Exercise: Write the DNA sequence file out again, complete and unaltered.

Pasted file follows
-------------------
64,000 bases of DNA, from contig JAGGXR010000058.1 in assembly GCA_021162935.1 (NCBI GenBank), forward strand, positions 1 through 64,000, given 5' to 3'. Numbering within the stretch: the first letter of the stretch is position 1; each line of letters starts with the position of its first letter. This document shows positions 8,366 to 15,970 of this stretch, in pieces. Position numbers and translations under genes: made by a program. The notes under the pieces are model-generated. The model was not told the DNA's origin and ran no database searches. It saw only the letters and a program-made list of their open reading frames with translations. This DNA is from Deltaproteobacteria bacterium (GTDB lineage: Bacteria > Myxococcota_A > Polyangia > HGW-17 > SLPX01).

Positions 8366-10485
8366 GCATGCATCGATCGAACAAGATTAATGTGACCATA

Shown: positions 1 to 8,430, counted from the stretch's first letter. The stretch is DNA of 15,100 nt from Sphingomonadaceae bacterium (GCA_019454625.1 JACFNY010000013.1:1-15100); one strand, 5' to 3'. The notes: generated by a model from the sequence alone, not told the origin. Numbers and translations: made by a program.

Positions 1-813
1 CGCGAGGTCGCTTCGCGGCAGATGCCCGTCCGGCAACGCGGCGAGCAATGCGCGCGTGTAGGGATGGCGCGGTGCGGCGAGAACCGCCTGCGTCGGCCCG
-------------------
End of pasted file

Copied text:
64,000 bases of DNA, from contig JAGGXR010000058.1 in assembly GCA_021162935.1 (NCBI GenBank), forward strand, positions 1 through 64,000, given 5' to 3'. Numbering within the stretch: the first letter of the stretch is position 1; each line of letters starts with the position of its first letter. This document shows positions 8,366 to 15,970 of this stretch, in pieces. Position numbers and translations under genes: made by a program. The notes under the pieces are model-generated. The model was not told the DNA's origin and ran no database searches. It saw only the letters and a program-made list of their open reading frames with translations. This DNA is from Deltaproteobacteria bacterium (GTDB lineage: Bacteria > Myxococcota_A > Polyangia > HGW-17 > SLPX01).

Positions 8366-10485
8366 GCATGCATCGATCGAACAAGATTAATGTGACCATA

Shown: positions 1 to 8,430, counted from the stretch's first letter. The stretch is DNA of 15,100 nt from Sphingomonadaceae bacterium (GCA_019454625.1 JACFNY010000013.1:1-15100); one strand, 5' to 3'. The notes: generated by a model from the sequence alone, not told the origin. Numbers and translations: made by a program.

Positions 1-813
1 CGCGAGGTCGCTTCGCGGCAGATGCCCGTCCGGCAACGCGGCGAGCAATGCGCGCGTGTAGGGATGGCGCGGTGCGGCGAGAACCGCCTGCGTCGGCCCG